McLean County played host to political dignitaries Monday, Aug. 13, as U.S. Secretary of Energy Rick Perry toured Great River Energy’s Coal Creek Station courtesy of an invitation from Rep. Kevin Cramer and Sen. John Hoeven.
While there, Perry learned about the energy park concept and how it is used to efficiently harness all available energy to create many products.
That includes generating electricity to power more than 600,000 homes, providing steam to the Blue Flint ethanol biorefinery, capturing fly ash for use in making concrete, utilizing a corn drying facility to improve the local market for corn and operating the DryFining™ fuel enhancement process to improve the efficiency of Coal Creek Station.
“Making our plants more efficient is a great way to reduce carbon dioxide emissions,” said Rick Lancaster, Great River Energy’s vice president and chief generation officer. “We did this in a big way when our engineers invented and then installed DryFining technology, our patented method of drying coal and reducing emissions of mercury, nitrogen oxides, sulfur dioxide and carbon dioxide.”
Great River Energy’s DryFining technology increased Coal Creek Station’s efficiency by 4 percent and reduced carbon dioxide emissions by the same percentage.
“Today’s tour was a great opportunity to share the innovative work we are doing for our member-owner cooperatives,” said Eric Olsen, Great River Energy vice president and general counsel. “Our DryFining technology holds vast potential to reduce emissions and costs at power plants around the world. The initial technology development was funded in part through the Department of Energy’s Clean Coal Power Initiative.”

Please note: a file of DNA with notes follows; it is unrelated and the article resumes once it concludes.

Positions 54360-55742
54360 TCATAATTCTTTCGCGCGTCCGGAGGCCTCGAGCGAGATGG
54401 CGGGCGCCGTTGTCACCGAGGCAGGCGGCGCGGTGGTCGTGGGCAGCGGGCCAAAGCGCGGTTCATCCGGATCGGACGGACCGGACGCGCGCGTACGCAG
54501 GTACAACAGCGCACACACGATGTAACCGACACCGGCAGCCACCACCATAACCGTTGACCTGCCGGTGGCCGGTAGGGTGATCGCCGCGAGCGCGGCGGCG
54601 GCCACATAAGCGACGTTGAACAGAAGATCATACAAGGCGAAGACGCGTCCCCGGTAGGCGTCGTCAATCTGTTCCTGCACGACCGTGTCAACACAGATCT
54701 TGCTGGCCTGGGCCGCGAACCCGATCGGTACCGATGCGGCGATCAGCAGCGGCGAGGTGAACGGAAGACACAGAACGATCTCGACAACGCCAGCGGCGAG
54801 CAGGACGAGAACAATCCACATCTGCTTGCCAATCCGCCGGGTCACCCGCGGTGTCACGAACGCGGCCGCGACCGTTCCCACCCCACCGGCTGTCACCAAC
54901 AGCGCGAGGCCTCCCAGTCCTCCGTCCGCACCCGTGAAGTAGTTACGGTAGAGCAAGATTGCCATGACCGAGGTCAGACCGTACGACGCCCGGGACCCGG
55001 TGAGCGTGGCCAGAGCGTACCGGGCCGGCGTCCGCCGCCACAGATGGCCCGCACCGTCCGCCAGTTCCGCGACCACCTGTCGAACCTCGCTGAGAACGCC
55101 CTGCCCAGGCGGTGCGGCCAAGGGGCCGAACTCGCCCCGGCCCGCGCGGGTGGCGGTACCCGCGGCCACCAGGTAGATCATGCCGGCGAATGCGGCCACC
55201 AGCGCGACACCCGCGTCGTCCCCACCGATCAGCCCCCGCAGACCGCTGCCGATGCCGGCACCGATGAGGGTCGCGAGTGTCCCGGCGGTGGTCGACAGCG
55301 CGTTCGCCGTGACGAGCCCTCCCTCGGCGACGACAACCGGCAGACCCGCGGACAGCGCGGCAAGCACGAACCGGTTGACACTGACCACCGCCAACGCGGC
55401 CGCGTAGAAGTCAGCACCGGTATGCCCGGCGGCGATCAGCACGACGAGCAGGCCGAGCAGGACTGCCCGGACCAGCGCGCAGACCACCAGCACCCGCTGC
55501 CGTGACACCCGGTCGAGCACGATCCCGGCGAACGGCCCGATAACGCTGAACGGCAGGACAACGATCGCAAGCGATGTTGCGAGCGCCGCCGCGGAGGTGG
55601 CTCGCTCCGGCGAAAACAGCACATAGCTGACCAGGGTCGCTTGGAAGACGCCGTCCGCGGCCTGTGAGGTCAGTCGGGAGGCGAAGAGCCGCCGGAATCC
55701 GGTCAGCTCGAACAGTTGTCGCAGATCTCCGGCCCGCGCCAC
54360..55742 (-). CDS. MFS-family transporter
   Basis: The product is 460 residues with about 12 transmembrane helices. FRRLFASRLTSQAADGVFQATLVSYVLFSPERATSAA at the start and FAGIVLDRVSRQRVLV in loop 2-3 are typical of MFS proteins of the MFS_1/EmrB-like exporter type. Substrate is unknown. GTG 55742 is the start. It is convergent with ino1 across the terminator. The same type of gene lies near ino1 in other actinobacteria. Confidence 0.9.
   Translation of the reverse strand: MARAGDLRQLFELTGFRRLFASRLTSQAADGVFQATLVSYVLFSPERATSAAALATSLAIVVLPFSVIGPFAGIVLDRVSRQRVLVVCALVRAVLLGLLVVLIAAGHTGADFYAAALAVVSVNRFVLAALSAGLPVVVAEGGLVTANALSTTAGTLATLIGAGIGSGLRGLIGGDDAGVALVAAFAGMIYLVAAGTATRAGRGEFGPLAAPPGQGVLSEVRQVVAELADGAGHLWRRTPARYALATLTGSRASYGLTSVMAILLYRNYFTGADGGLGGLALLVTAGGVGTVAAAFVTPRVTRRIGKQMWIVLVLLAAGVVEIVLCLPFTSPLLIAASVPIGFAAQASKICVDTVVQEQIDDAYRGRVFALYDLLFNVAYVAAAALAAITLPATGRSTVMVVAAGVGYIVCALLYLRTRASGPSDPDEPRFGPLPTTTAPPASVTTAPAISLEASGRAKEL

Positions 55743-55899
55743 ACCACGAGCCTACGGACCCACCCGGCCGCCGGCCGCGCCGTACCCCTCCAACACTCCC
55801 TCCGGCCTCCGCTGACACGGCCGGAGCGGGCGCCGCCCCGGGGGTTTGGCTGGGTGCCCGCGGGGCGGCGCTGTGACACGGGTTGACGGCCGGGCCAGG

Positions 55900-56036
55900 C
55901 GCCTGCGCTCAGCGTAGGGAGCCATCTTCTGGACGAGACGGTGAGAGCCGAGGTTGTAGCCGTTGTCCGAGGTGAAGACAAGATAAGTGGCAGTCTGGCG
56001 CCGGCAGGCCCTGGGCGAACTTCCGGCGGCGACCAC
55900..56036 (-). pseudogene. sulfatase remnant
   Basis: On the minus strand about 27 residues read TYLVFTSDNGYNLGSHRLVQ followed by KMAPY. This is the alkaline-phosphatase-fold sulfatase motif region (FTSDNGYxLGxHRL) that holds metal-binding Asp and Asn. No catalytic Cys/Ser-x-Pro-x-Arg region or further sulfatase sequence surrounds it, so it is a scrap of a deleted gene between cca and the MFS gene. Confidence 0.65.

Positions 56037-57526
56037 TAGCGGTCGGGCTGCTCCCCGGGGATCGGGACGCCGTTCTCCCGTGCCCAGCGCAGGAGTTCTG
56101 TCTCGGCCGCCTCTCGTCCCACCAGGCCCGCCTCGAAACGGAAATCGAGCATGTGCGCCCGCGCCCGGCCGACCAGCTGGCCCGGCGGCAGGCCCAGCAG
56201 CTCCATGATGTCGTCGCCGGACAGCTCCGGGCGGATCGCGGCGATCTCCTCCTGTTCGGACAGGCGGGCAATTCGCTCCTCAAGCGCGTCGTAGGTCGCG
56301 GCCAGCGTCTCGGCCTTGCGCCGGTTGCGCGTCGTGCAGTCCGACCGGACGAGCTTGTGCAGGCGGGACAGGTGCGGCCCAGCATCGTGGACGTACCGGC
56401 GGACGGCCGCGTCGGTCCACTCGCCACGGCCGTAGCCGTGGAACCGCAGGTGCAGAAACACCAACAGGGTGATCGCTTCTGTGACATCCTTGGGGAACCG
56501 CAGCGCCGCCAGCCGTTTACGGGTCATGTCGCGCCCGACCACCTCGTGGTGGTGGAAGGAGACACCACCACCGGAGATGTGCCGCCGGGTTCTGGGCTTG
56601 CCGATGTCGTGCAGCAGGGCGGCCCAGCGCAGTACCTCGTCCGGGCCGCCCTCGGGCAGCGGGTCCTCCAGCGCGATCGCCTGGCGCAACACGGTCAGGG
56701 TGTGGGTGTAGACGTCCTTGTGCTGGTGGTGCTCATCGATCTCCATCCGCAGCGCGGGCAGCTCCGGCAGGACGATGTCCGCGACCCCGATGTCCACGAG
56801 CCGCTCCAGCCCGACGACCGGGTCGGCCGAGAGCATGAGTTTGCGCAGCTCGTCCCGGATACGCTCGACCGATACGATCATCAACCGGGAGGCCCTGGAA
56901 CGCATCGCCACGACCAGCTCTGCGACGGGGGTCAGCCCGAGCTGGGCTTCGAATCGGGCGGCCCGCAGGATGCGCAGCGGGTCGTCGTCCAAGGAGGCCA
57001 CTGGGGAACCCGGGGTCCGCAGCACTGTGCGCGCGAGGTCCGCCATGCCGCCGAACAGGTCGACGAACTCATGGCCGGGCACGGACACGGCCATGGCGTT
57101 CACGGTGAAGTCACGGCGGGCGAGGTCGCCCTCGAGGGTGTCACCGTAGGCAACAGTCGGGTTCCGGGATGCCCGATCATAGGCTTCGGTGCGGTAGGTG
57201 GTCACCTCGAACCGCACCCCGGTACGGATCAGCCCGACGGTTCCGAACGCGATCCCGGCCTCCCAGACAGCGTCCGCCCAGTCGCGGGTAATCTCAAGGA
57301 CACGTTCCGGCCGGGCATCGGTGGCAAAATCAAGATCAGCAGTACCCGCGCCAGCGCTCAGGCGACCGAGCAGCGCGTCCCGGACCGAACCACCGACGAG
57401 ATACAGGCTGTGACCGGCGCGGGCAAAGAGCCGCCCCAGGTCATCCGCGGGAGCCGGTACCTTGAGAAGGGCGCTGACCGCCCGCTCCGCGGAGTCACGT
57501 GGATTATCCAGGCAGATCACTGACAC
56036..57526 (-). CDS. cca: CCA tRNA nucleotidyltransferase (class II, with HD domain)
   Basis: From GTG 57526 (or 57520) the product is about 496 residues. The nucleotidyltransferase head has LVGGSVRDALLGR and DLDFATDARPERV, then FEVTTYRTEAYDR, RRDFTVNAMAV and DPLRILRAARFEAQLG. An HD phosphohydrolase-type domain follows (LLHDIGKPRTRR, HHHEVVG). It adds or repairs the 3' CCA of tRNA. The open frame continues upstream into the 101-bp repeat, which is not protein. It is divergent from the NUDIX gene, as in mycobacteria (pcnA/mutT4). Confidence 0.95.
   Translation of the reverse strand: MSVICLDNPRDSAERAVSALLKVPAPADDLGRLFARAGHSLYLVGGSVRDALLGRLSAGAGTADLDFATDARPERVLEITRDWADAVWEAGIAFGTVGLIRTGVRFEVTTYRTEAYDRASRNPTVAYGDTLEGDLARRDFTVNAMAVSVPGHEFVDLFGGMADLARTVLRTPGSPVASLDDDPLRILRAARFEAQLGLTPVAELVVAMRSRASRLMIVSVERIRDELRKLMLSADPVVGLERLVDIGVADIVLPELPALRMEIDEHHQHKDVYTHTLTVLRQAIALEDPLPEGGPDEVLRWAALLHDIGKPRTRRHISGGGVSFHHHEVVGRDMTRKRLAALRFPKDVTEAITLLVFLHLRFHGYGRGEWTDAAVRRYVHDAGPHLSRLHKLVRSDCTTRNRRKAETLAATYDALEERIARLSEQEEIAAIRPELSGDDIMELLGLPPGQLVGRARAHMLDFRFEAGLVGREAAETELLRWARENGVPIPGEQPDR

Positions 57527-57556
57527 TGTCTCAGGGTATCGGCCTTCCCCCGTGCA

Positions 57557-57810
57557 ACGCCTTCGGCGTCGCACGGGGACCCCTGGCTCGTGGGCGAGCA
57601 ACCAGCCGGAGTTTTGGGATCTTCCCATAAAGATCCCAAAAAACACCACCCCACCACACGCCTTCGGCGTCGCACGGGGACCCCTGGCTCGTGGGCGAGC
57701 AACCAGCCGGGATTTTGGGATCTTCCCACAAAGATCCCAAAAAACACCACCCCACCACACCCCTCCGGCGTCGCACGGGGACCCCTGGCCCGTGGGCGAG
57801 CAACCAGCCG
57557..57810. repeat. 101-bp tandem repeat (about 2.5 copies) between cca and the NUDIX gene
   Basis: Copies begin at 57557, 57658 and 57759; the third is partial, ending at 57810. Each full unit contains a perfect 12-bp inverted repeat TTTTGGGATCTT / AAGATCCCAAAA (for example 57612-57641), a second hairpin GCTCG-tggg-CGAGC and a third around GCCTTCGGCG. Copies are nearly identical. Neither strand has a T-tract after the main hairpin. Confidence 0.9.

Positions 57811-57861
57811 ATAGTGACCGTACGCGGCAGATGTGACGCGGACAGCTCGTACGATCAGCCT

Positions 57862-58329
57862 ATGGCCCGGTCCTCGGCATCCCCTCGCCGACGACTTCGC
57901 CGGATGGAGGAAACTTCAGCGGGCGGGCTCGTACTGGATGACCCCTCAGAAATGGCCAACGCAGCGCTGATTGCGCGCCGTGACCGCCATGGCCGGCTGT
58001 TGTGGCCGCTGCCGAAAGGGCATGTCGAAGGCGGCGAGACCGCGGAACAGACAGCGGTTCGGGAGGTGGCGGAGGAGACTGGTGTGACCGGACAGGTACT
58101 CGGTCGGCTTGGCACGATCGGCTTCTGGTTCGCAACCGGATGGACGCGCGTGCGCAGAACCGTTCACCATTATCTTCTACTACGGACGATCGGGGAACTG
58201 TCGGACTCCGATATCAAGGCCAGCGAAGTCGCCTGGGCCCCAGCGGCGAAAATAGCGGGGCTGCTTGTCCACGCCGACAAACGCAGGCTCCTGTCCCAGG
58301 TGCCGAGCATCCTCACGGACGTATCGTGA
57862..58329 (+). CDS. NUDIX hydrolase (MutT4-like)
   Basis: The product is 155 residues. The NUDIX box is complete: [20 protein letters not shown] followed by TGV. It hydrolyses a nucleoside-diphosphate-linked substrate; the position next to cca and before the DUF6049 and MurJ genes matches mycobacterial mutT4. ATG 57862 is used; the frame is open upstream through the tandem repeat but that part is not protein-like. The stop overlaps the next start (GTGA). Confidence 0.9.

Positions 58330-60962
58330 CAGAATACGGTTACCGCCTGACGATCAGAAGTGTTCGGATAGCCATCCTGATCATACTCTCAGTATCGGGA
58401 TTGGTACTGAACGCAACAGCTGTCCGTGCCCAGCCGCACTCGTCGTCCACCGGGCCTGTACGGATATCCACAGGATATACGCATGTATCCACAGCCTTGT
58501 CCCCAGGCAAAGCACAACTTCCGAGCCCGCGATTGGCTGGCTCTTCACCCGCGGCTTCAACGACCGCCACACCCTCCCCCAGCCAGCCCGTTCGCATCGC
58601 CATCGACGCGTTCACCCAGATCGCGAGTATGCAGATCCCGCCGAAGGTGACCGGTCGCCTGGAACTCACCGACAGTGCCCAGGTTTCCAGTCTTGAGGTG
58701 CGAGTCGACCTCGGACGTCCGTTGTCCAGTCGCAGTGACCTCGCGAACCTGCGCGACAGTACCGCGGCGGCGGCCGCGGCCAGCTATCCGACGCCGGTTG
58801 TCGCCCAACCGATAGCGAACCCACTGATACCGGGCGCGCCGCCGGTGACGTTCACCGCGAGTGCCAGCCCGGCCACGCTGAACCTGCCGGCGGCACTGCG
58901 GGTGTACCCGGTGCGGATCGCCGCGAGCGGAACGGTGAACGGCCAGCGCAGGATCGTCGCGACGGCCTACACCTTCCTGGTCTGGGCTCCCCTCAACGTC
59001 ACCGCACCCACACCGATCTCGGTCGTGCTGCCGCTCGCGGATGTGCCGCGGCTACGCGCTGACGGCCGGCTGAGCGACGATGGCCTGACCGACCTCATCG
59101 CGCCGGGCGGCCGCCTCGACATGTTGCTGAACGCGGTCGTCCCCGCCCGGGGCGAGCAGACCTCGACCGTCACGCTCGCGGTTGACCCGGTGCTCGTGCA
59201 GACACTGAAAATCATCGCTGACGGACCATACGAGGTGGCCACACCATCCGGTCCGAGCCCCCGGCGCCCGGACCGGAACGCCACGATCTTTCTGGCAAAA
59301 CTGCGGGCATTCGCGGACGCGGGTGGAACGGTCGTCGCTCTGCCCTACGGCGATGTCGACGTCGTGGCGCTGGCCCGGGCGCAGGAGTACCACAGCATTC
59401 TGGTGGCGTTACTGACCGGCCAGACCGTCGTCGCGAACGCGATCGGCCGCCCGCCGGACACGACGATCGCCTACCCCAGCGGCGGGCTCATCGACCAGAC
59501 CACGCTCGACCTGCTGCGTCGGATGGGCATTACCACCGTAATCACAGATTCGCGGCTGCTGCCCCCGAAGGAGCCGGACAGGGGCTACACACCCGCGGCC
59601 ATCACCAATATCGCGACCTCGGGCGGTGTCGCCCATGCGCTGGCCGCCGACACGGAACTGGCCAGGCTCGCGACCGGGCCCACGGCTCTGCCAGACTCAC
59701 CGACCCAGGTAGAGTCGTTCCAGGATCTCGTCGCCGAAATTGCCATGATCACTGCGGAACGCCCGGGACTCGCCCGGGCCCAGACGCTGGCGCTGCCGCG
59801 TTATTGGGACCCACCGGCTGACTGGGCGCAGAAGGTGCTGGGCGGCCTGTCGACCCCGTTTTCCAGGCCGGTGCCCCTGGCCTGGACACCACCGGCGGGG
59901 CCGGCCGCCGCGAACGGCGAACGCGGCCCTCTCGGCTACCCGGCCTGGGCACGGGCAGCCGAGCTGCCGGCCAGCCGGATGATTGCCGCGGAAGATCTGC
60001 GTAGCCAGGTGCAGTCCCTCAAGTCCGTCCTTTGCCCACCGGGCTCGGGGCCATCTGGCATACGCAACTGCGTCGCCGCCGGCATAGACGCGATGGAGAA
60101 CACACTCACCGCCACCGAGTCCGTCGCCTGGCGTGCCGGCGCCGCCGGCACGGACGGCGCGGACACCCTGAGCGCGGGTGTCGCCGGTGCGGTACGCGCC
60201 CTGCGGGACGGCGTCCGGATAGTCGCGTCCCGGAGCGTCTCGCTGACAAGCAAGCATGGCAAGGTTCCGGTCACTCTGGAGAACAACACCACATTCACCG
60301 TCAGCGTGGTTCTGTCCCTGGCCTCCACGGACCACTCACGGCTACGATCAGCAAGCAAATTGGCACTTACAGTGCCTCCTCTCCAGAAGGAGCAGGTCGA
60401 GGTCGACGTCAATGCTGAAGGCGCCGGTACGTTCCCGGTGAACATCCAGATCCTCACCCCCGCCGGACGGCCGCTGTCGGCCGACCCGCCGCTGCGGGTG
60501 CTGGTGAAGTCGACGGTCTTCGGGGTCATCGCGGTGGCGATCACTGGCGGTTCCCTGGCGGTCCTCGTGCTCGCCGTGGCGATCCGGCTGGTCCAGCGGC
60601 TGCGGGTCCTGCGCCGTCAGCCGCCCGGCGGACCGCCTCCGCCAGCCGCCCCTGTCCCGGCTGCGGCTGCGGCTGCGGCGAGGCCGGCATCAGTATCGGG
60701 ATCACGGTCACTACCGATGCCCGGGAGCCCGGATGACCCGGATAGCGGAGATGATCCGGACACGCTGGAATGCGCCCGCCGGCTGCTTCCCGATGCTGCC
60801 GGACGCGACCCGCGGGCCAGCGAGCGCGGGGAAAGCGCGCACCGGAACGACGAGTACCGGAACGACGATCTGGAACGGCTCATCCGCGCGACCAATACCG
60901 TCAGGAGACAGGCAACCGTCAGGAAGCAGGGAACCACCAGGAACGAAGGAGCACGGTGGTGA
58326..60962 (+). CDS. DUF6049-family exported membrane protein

Following the tour, Great River Energy officials discussed the importance of Department of Energy extending its refined coal tax credit program. This program expires at the end of 2019 for the DryFining fuel enhancement process at Coal Creek Station. An extension of the tax credit can help provide a bridge to the future as carbon capture technologies are developed for the U.S. coal-fueled generating fleet.
Perry also toured North American Coal’s Falkirk Mine and participated in a roundtable with energy industry executives at the University of Mary where, according to The Bismarck Tribune, he said was impressed with the synergy between agriculture and energy he saw during his tour, such as the steam from Coal Creek Station that is sold to the neighboring Blue Flint ethanol biorefinery.
He applauded North Dakota on its role in the “energy renaissance” as well.
“People sometimes think you have to pick between fossil fuels and renewables,” Perry said at the roundtable. “North Dakota and Texas prove clearly that we’re all-of-the above energy producers. We need the fossil fuels, we need the nuclear energy, we need the renewables that wind and solar bring to the table, and how we manage that in our grid is really important.”
Also according to The Bismarck Tribune, Perry said the most interesting thing from the tour was hearing about the research underway about the potential for the coal-fired power plant to use excess heat and carbon dioxide for a greenhouse to grow tomatoes.
“This was, for me, a really fascinating and interesting trip,” he said during the roundtable.